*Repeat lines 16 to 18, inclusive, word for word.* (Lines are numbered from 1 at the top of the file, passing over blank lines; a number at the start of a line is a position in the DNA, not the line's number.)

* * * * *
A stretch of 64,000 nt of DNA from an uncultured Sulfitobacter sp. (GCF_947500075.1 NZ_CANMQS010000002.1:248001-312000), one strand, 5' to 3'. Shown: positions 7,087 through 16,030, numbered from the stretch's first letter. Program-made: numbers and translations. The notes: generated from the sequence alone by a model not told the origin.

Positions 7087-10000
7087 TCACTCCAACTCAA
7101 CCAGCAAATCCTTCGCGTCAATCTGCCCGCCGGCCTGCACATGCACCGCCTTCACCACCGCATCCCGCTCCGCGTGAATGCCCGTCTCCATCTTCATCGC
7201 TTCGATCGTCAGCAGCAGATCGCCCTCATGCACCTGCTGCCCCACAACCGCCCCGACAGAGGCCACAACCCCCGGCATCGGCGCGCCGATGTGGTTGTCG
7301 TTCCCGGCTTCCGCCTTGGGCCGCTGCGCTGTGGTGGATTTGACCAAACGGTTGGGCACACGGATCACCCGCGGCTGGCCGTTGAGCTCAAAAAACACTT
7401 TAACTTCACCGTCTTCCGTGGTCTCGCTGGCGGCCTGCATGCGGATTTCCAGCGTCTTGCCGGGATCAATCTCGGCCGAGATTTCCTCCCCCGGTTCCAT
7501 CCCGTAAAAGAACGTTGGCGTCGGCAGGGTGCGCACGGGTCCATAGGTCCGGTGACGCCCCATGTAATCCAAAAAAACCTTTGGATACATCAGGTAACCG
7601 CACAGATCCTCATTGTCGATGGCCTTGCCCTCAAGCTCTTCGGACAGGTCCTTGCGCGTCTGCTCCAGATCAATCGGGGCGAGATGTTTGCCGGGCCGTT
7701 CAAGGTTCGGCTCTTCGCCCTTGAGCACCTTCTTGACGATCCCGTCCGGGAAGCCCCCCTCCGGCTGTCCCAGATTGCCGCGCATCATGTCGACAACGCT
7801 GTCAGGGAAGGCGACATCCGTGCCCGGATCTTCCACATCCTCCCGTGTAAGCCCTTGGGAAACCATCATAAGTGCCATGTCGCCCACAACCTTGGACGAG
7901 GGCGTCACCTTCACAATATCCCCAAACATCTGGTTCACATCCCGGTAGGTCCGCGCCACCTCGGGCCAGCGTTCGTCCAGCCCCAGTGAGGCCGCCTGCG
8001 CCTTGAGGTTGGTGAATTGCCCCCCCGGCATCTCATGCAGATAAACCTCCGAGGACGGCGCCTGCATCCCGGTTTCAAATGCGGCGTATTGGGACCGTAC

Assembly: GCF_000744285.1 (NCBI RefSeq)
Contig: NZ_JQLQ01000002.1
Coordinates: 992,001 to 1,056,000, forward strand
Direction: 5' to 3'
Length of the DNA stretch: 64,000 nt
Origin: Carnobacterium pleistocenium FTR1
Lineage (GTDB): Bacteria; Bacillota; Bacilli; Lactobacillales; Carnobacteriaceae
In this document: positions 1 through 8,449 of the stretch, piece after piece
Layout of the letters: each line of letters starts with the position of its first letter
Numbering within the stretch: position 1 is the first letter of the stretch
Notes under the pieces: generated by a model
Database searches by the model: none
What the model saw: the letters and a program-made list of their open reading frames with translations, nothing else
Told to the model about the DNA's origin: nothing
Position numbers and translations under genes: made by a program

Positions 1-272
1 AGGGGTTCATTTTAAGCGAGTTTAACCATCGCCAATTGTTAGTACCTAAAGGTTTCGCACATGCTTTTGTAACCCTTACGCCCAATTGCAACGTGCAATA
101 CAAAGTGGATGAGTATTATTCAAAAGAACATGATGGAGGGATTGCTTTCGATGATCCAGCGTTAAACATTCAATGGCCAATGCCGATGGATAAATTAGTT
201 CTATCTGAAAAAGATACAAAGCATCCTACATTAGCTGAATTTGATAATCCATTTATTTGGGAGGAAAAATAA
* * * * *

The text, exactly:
Coordinates: 992,001 to 1,056,000, forward strand
Direction: 5' to 3'
Length of the DNA stretch: 64,000 nt